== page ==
In the end, I ended up with something that looks like this. But then I realized, I made a royal goof with the R-C input filter, which should have the 2n2 capacitor looped back to the virtual ground point. Ah … insert expletive.
But funnily enough, this design worked. And it did, in part, because the opamp was pushed so hard that its frequency response fall-off was acting as a natural filter! I think by doing this, I’ve managed to refresh a lot of the things I should have known – components aren’t as ideal as you would like them to be.
Phase Two Design – Audio Samples
I decided to carry this around with me, for a few days, as I went about my regular business and checked what the recordings showed. A lot of interesting sounds were received, with all of them provided as .wav files, as I dislike compression.
- Riding on a Bus – it’s likely the alternator on the bus engine is putting out these whines.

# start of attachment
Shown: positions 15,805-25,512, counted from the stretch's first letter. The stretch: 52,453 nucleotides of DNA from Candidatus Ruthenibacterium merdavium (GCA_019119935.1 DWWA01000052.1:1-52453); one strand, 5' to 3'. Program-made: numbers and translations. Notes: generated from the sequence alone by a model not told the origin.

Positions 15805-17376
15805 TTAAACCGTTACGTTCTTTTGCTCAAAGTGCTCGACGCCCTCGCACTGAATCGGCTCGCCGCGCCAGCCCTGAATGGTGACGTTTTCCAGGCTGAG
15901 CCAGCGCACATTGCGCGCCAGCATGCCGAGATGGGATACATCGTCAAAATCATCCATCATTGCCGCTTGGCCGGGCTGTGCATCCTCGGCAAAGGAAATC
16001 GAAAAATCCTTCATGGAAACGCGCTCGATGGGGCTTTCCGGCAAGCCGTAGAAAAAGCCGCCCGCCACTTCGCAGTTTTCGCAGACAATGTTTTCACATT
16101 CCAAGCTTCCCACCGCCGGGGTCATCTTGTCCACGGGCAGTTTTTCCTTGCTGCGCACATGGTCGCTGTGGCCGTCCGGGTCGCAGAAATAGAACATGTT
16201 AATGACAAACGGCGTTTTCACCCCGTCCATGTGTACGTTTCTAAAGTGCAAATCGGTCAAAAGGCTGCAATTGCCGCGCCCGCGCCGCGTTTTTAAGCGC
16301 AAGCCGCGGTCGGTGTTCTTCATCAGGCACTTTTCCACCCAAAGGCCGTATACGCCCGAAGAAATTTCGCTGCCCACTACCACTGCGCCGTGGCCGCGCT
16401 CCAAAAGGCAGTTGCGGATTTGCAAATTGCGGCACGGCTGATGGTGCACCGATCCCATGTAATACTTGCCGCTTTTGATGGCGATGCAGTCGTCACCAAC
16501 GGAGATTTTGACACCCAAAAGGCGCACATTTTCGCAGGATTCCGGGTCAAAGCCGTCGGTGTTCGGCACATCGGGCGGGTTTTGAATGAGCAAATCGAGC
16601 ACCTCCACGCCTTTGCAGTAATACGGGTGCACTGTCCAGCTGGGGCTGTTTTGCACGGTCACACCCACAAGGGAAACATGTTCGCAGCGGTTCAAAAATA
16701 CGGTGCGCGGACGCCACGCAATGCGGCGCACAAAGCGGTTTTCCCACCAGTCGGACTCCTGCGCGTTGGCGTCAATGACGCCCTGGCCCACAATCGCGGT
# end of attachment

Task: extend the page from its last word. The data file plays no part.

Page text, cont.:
- A different bus – this one shows a strange pipping noise as well.
- In a car – a petrol car’s ignition system gives a tick every time the spark plug fires.
- Next to a lift – the lift inverter produces some rather harsh noises, but the background “hum” is endemic to the public announcement system at the train station.
- Passing train – a passing train seems to make a strange buzz, but only at certain carriages. It’s likely those carriages carry the chopper/motor drive circuitry.
- Under a power line – a hum, but not the sort I expected.
- A GSM 2G mobile – the familiar bipping of the slotted TDMA transmission envelope. How annoying!
- Alighting from a Warratah Train with Flashing LED – the LED drivers make an interesting noise.